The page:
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World Day for Audio-visual Heritage - 27 October


Audio-visual archives tell us stories about people’s lives and cultures from all over the world. They represent a priceless heritage which is an affirmation of our collective memory and a valuable source of knowledge since they reflect the cultural, social and linguistic diversity of our communities. They help us grow and comprehend the world we all share. Conserving this heritage and ensuring it remains accessible to the public and future generations is a vital goal for all memory institutions as well as the public at large.

The World Day for Audio-visual Heritage (WDAH) is a commemoration of the adoption, in 1980 by the 21st General Conference, of the Recommendation for the Safeguarding and Preservation of Moving Images. The World Day provides an occasion to raise general awareness of the need to take urgent measures and to acknowledge the importance of audio-visual documents.

This year the theme of the World Day for Audio-visual Heritage is "Your Window to the World". Audio-visual materials as documentary heritage objects provide a window to the world as we observe events we cannot attend, we hear voices from the past who can no longer speak, and we craft stories that inform and entertain. Audio-visual content plays an increasingly vital role in our lives as we seek to understand the world and engage with our fellow beings.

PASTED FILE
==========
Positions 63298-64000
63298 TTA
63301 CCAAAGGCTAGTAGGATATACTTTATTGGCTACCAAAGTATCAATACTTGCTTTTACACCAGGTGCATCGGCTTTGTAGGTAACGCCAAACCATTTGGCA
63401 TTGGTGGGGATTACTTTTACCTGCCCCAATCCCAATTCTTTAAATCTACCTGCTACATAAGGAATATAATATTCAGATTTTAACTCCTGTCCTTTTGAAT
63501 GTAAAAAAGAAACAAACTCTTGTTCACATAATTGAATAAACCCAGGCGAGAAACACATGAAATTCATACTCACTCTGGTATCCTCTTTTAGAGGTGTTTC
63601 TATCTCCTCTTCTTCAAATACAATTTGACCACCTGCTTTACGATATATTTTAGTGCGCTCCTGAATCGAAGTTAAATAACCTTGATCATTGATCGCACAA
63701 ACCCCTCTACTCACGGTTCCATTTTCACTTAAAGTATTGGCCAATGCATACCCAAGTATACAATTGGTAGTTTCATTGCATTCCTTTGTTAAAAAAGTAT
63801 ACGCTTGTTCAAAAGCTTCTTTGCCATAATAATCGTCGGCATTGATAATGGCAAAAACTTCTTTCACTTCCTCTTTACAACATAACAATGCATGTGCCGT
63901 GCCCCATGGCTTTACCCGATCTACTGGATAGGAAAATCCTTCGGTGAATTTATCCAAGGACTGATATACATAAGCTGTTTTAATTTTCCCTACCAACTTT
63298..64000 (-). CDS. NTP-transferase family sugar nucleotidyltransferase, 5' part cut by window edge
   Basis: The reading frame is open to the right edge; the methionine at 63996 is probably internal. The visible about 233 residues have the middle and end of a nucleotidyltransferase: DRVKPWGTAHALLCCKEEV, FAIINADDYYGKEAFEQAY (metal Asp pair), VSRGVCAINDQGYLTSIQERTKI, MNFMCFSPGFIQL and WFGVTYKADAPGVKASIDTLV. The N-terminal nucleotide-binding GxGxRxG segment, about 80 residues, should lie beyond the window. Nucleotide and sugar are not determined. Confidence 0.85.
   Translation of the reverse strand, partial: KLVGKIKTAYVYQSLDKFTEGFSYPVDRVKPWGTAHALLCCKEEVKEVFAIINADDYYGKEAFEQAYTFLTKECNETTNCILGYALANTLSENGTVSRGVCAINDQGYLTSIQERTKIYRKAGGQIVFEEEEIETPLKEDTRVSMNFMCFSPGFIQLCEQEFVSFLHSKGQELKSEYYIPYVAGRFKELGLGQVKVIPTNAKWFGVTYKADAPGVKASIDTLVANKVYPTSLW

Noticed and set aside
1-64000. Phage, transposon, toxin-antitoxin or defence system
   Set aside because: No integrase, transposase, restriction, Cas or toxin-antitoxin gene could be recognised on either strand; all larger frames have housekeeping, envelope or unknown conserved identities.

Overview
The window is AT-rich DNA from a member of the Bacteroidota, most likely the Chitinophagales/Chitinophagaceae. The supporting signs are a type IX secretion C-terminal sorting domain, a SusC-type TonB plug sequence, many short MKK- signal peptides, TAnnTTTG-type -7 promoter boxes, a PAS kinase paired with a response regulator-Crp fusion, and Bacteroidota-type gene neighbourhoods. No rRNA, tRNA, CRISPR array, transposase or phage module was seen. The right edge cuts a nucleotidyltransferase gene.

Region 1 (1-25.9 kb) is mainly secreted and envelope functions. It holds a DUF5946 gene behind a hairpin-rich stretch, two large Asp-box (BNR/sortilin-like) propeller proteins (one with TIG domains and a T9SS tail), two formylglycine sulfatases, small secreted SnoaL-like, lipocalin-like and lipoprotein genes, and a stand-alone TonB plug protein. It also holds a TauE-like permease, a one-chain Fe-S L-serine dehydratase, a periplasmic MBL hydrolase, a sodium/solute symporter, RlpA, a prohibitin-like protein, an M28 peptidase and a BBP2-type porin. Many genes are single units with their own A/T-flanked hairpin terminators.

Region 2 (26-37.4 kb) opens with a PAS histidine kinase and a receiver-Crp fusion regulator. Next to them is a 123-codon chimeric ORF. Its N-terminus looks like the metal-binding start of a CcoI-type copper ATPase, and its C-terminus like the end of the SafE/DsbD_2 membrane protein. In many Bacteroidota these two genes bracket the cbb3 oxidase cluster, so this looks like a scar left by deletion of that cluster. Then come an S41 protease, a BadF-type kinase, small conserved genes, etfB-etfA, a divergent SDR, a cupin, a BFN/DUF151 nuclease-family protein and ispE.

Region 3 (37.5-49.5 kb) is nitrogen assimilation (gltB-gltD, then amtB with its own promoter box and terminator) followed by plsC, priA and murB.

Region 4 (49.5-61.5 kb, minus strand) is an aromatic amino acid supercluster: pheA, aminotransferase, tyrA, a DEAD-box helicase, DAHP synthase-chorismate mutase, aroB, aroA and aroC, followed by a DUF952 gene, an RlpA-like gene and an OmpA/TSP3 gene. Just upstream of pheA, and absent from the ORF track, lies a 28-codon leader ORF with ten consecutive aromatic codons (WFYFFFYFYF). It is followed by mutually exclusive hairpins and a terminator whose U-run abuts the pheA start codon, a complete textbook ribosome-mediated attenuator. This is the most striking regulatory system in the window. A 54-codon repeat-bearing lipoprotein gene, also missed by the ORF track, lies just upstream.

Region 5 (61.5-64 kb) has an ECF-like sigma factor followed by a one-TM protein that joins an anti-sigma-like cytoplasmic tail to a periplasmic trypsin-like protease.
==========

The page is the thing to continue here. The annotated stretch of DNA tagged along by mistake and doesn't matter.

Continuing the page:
In celebration of the Day the National Heritage Council of Namibia will be hosting back-to-back screenings of two documentaries on Namibia’s world heritage sites, Twyfelfontein /Ui-//aes and Namib Sand Sea.

Join us for a night of Pristine Namibian World Heritage.
27 and 29 October 2021 @ 19:00
John Muafangejo Art Gallery, Katutura Community Arts Centre


National Heritage Council of Namibia
Tel: 061 – 244 375
Fax: 061 – 246 872
Website: www.nhc-nam.org


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Thursday, 09 February 2023

Recommended Museum